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District 3: Plus ça change

By Betsey Culp

Tiny District 3 has all the elements of a novel. Little cable cars climbing halfway to the stars, Jade Snow Wong walking up the stairs of a Chinatown tenement, Lillie Hitchcock Coit chasing after San Francisco’s finest firefighters, Bill Bailey calling for working-class justice — there’s enough here for a dozen novels, and some of them have already appeared.

Here’s Frank Norris in 1899, describing Polk Street, where McTeague had his “Dental Parlors”: “It was one of those cross streets peculiar to Western cities, situated in the heart of the residence quarter, but occupied by small tradespeople who lived in the rooms above their shops. There were corner drug stores with huge jars of red, yellow, and green liquids in their windows, very brave and gay; stationers’ stores where illustrated weeklies were tacked upon bulletin boards; barber shops with cigar stands in their vestibules; sad-looking plumbers’ offices; cheap restaurants, in whose windows one saw piles of unopened oysters weighted down by cubes of ice.” 

And Margaret Parton’s semi-fictional reminiscence published in 1945: “On Telegraph Hill… country notes are surrounded by a conglomeration of old-style Italian apartment houses which march up the hill in flat-roofed terraces, by shacks like mine, clustering near the top of the hill, and by snooty apartment houses, some of them embellished with surrealistic bas-reliefs.”

In 1978 Armistead Maupin took a young woman named Mary Ann Singleton to an apartment house on Russian Hill: “The house was on Barbary Lane, a narrow, wooded walkway off Leavenworth between Union and Filbert. It was a well-weathered, three-story structure made of brown shingles. It made Mary Ann think of an old bear with bits of foliage caught in its fur.”

In District 3, saloons in Portsmouth Plaza once jostled the elbows of government offices as a rough-and-tumble Anglo city sprang up overnight halfway between the Presidio and Mission Dolores. Here, in a pre-telegraph, pre-railroad era, observers on top of Telegraph Hill signaled the arrival of ships bearing news and cargo, which the isolated urban outpost on the Pacific coast urgently needed. Here, at the present site of the Transamerica Pyramid, businessmen and politicians converged on the Montgomery Block to conduct the affairs of the city and the rest of the world; here in later years, in this same Monkey Block, artists and writers found companionship and quiet places to work.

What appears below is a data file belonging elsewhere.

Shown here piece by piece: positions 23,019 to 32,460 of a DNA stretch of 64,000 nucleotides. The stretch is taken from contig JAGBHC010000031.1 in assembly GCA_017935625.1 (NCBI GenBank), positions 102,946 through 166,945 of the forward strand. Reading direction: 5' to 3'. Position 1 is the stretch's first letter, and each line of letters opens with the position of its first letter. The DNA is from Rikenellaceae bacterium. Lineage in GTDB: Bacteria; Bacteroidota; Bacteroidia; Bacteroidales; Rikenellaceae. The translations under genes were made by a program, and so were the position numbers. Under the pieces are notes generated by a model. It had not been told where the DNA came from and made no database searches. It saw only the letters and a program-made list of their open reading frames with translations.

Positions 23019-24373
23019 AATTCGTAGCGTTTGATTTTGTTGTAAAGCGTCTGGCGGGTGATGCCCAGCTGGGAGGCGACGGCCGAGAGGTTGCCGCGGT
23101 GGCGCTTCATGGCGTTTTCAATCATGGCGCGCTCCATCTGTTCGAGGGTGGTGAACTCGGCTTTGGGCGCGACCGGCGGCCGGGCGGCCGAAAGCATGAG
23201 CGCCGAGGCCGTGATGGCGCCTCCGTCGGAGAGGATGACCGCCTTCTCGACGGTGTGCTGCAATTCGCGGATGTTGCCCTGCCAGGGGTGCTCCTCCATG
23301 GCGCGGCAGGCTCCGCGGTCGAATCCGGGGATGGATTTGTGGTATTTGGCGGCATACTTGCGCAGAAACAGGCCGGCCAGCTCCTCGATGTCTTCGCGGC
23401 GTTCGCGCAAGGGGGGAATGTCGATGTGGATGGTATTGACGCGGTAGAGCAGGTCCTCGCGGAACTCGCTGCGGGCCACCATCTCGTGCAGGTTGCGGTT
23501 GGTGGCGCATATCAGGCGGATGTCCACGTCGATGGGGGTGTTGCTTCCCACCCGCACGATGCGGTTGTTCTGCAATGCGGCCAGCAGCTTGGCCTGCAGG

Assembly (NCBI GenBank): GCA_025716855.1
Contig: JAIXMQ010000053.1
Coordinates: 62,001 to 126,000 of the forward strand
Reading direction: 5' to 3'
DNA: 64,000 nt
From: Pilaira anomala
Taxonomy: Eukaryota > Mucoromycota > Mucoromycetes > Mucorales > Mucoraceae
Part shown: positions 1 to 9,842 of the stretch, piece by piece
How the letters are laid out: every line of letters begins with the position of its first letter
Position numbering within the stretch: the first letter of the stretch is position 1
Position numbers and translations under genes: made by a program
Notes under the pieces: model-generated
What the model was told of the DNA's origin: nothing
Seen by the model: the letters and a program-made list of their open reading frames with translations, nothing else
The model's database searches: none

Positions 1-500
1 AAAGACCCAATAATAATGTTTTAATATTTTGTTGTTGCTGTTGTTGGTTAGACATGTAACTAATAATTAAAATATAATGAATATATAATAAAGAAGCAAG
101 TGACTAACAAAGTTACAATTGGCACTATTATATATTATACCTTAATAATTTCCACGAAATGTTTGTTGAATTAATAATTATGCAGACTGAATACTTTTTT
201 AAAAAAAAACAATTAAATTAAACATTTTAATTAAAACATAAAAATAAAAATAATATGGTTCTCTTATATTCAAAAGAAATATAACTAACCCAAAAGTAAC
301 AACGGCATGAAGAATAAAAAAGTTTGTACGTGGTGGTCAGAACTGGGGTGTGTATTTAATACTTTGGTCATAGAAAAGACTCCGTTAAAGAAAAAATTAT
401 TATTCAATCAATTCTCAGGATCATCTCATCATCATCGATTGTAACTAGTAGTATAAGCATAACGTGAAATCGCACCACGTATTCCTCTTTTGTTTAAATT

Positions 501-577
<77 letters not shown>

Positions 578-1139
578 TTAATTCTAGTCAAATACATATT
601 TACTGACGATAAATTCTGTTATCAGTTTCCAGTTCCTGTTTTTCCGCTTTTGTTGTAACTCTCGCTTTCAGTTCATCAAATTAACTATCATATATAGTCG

Am I babbling? It’s because there’s too much, all in this one very small area. How does one encapsulate a district that contains Chinatown, the Embarcadero, the Financial District, Fishermen’s Wharf, Nob Hill, North Beach, Polk Gulch, Russian Hill, and Telegraph Hill? More to the point, how do the voters of all these neighborhoods manage to reach any sort of agreement about the person they want to represent them?

In fact, there are nearly as many choices facing the voters of District 3 as there are neighborhoods. Given the low turnout in recent elections — less than one-fourth of all residents voted — it’s possible that the two leading candidates will reach the runoff with slightly more than 2,000 votes each, in a district with a total population of more than 72,000.

And a motley group of candidates it is, too. Least well known are attorney/educator Bob Coleman and home improvement builder Paul Jacobucci. It was Jacobucci, an old North Beacher, who provided a neighborly comment at the time of Joe Alioto’s death when he recalled the man he had known for 50 years: “He always had time for a hello, he always had time for a few words, no matter how busy he was.”

Unusual in San Francisco, two Republicans are running — beauty pageant organizer and X-ray technician Rose Chung, and community projects consultant Mike DeNunzio. Chung repeatedly told SF Weekly writer Peter Byrne that she’s “tough on crime”; she also supported Earl Rynerson’s Proposition E, which hoped to replace General Assistance cash stipends with vouchers. DeNunzio, a hard campaigner who refuses to observe the $75,000 spending cap, is tough on homelessness. “No human being,” he asserts, in the phrasing that has come to be identified with homeless sweeps, “should live in the street.” Because the Telegraph Hill area, which is relatively affluent and conservative, tends to vote in greater numbers than the rest of the district, these two rarities can give the others a run for their money, no matter how much they spend.